One of the highlights in the calendar of any New Forest commoner has got to be the New Forest & Hampshire County Show. The show was originally conceived just after WW1, as a way to support farmers and develop agricultural improvements. The New Forest Agricultural Show Society, which became a charity in 1992, still has as one of their key objectives ‘to increase awareness and understanding of agriculture, breeding stock, forestry, equestrianism and horticulture to the widest audience’. The last Wednesday in July is traditionally the day when all the Forest related events happen, which dates back to the earliest one-day shows. Wednesday was early closing day in the district and by holding the show on this day organisers could expect a greater local attendance. This is the day that the commoners and locals prefer to attend, as they know that there will be many of their friends and associates in attendance; and it is also the day when the showing classes will feature the New Forest pony. In times past the show was held at Bartley Cross and entrance to the first show was charged at two shillings and four pence. The programme for the day even included an hour’s break for people to take their lunch! Nowadays, the programme is action-packed, from early in the morning until late in the afternoon or early evening.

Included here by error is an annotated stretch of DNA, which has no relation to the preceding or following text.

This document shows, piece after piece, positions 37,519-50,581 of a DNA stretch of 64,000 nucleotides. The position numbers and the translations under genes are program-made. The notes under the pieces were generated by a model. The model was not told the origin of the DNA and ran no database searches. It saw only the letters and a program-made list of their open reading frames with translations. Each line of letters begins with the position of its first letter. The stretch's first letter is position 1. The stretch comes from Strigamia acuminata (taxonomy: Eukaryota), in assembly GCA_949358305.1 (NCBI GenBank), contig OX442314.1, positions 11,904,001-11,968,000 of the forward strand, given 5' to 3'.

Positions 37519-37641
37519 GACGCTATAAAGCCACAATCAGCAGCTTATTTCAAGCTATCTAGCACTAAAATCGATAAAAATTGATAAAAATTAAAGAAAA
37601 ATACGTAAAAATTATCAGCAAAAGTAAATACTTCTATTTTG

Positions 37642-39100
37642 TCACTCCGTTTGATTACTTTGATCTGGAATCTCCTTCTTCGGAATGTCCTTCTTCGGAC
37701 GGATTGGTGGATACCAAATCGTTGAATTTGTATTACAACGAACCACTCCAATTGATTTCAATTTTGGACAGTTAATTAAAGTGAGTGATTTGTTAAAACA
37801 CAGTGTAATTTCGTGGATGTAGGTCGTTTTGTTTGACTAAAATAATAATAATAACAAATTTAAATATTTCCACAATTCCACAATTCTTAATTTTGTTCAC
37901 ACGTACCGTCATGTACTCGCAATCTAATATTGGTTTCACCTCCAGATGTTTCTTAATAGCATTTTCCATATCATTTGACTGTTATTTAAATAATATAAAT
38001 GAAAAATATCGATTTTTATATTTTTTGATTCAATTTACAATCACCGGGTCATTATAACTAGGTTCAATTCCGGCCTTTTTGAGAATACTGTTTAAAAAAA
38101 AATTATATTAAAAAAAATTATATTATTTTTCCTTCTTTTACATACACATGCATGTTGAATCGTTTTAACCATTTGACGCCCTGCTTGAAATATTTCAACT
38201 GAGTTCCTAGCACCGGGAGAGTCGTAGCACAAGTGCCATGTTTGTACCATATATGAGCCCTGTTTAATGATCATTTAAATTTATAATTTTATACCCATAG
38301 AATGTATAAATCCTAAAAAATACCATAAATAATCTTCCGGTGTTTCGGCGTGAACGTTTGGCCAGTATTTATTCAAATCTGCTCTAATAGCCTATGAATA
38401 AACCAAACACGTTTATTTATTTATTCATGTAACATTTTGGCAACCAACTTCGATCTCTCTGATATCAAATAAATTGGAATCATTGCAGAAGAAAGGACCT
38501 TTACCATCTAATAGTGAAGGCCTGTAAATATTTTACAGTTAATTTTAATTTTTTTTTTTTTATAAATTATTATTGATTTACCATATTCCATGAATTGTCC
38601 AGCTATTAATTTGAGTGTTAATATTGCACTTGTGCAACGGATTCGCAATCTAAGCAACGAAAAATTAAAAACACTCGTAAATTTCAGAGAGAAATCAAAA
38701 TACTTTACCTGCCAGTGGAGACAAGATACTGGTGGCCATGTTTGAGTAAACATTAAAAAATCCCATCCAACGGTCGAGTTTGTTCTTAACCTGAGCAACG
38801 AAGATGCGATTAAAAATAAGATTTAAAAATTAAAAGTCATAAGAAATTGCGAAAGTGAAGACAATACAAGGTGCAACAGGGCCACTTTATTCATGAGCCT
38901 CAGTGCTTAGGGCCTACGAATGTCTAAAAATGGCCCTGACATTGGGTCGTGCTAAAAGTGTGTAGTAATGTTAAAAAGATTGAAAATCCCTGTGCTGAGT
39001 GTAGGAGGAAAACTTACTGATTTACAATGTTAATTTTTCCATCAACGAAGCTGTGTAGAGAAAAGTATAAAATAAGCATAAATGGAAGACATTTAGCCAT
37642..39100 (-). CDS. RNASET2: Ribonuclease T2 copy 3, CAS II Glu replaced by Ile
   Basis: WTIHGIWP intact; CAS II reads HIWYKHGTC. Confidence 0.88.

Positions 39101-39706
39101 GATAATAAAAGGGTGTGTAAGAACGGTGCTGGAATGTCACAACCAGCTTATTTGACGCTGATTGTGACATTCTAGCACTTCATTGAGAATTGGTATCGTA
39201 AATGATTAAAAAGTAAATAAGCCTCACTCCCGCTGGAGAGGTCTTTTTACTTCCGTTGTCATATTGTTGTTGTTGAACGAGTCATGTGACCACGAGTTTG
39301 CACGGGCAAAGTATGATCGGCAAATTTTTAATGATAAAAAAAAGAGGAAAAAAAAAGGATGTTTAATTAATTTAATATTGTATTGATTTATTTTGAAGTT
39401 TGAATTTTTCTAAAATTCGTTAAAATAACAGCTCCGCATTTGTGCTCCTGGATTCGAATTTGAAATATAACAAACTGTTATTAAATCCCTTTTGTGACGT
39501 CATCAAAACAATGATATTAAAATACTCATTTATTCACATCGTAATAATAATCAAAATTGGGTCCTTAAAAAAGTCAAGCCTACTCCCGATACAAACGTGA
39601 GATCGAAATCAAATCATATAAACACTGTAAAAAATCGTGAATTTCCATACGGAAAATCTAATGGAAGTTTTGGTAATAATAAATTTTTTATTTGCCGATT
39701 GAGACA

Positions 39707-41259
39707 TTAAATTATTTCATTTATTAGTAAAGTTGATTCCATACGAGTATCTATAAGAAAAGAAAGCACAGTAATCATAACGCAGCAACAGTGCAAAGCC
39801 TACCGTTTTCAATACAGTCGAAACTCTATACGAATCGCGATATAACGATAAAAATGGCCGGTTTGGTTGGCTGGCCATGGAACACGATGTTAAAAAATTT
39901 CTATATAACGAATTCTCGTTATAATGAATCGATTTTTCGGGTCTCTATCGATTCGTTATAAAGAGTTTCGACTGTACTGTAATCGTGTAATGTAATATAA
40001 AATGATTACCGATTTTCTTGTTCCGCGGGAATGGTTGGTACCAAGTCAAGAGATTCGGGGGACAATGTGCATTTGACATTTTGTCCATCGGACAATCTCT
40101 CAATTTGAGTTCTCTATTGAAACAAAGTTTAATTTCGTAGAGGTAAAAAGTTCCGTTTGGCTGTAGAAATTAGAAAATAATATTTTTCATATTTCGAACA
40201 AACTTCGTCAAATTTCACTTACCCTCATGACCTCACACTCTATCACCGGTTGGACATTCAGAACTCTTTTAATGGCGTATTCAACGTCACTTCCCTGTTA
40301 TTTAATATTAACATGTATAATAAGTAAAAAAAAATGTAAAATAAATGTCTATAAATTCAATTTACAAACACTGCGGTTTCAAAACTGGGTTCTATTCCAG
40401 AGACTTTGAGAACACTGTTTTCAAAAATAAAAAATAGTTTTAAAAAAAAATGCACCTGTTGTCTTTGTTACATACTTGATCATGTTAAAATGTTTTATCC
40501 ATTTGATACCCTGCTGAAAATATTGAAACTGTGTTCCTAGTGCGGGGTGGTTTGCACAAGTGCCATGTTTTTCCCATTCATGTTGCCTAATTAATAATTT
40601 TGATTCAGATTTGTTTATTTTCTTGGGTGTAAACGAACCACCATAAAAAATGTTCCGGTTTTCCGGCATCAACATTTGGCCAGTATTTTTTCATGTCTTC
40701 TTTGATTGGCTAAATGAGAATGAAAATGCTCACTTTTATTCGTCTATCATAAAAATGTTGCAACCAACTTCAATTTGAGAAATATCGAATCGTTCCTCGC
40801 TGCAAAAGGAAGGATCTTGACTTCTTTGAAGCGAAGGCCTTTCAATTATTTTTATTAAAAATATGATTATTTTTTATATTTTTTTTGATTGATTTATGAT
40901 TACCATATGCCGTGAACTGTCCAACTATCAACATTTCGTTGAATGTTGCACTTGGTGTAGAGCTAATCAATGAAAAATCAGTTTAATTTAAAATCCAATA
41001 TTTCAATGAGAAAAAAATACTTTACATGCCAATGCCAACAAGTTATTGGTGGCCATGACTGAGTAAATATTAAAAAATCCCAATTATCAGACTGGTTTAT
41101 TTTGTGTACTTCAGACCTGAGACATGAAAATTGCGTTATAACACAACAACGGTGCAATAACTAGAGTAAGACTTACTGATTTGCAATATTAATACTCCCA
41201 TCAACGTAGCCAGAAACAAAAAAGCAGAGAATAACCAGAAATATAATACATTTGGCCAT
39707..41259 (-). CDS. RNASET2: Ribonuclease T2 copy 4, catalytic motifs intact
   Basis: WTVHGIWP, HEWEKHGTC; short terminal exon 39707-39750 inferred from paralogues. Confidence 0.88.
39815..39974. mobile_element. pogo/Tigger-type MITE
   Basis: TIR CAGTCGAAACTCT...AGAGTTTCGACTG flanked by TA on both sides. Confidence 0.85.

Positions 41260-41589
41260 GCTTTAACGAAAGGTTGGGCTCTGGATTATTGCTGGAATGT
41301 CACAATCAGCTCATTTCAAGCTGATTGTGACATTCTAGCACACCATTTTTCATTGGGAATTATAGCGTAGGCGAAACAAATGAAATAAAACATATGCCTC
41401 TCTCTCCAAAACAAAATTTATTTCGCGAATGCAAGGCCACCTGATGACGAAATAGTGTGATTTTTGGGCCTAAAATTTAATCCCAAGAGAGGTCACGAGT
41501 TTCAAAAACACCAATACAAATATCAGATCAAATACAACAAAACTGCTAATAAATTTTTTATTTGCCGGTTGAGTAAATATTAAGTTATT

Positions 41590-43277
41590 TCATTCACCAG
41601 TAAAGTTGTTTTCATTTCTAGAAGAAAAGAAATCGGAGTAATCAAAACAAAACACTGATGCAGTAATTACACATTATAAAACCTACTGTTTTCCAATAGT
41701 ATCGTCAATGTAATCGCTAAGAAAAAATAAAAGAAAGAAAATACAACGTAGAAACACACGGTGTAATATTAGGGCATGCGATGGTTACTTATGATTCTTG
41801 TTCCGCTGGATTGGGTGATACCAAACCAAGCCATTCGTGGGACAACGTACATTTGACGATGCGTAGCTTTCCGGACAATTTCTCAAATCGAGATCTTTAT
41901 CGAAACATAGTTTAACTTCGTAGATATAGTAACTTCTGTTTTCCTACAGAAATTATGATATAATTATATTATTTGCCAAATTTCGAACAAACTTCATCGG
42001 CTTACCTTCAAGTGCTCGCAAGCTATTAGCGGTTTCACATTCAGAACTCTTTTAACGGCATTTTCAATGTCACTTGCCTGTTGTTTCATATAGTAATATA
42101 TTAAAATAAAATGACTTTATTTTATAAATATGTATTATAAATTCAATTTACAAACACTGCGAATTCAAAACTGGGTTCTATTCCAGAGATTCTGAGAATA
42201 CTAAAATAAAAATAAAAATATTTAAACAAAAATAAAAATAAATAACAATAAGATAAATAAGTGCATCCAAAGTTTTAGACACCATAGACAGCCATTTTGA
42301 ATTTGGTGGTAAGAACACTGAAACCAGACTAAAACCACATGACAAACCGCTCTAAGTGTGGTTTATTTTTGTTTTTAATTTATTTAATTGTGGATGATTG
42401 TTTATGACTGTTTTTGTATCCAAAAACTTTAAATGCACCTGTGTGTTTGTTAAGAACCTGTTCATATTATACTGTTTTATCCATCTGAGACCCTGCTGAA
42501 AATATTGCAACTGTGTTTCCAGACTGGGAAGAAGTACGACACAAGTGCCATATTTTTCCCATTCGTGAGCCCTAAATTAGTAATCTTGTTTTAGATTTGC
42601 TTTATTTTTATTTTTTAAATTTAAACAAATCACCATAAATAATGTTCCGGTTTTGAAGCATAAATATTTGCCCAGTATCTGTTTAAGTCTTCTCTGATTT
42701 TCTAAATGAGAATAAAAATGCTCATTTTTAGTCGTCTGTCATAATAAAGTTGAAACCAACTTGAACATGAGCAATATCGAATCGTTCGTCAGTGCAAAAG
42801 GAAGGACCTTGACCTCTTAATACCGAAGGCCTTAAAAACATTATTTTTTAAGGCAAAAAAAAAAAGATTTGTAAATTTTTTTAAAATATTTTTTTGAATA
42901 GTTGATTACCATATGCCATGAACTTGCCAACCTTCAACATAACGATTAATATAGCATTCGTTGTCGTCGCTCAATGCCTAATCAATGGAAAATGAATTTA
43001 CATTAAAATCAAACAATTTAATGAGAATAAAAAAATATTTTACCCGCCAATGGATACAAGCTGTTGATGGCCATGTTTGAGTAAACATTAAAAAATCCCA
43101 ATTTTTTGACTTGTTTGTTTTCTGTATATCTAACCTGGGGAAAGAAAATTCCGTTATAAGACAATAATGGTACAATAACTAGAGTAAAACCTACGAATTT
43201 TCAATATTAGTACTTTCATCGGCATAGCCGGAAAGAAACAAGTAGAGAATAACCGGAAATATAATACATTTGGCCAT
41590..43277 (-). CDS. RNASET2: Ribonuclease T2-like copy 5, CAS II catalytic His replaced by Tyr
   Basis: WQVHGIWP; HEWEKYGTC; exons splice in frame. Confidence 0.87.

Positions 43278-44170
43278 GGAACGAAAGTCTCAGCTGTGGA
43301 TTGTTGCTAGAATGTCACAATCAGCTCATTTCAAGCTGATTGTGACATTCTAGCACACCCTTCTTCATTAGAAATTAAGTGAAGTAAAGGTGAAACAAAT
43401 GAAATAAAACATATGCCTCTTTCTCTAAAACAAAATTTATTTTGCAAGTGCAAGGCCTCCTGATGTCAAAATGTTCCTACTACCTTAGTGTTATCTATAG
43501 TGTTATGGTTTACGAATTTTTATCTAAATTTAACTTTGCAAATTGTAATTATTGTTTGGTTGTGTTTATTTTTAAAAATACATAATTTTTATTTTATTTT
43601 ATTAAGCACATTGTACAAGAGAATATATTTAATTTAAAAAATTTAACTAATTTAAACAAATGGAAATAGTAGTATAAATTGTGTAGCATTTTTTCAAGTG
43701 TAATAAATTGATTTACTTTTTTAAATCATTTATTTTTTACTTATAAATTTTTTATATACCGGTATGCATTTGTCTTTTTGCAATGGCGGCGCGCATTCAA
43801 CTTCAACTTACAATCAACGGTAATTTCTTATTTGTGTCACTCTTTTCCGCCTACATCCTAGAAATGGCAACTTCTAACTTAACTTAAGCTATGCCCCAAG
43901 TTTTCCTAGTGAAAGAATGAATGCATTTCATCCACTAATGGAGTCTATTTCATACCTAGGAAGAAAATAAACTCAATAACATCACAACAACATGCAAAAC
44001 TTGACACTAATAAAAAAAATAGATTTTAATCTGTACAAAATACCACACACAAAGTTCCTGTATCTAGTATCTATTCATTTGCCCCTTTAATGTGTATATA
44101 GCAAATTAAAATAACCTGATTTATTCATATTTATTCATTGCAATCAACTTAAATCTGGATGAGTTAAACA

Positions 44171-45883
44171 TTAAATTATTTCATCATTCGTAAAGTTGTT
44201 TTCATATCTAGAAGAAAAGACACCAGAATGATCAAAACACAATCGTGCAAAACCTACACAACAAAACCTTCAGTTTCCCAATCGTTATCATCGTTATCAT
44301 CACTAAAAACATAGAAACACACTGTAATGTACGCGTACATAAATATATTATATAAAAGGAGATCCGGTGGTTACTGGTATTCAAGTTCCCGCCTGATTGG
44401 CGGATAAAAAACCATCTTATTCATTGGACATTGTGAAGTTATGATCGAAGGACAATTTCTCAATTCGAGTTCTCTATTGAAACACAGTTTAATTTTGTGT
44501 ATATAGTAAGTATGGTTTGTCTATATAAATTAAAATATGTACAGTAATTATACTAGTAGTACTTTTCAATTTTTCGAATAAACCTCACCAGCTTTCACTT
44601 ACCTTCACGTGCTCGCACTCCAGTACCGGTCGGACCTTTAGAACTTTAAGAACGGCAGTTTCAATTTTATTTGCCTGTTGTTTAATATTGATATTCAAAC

My annual pilgrimage to the event, now held at New Park, Brockenhurst, began very early in the morning indeed. I always seem to arrive just as the traders are setting up and leave when they are closing, but the time absolutely flies while I am there. I know it’s a cliché but there really is a lot to see and do; and it’s as well to get there as soon as possible to cram everything in. Apart from the New Forest pony show classes, I like to watch the carriage driving in the main ring. Then I spend time looking at the pig and cattle classes. It is such a credit to all those involved in turning out these amazing looking – and well-behaved – animals. I try to pick the winners in each class before the judge makes their decision, and I’m usually near the mark. Although I don’t have Common of Mast, for turning pigs out on the Forest in the autumn during pannage season, under my common rights I am able to turn out cattle. It’s an idea that I’ve often toyed with and I find that talking to the owners of the cattle at the show is a good way to learn about the different breeds, their characteristics and temperaments. Then, of course, there is the inevitable networking, catching up with fellow commoners, and perhaps even doing a bit of business and having some laughs. This sociable activity is usually conducted during a visit to the Commoner’s Defence Association and the New Forest Verderer’s stand, located in The Heart of the Forest area of the showground. Here I can get the latest news and find out about events and training courses that keep the traditions of the New Forest alive and safeguard its special qualities. Dates for your diary: next year’s New Forest & Hampshire County Show will be held from Tuesday 25th July to Thursday 27th July (2017).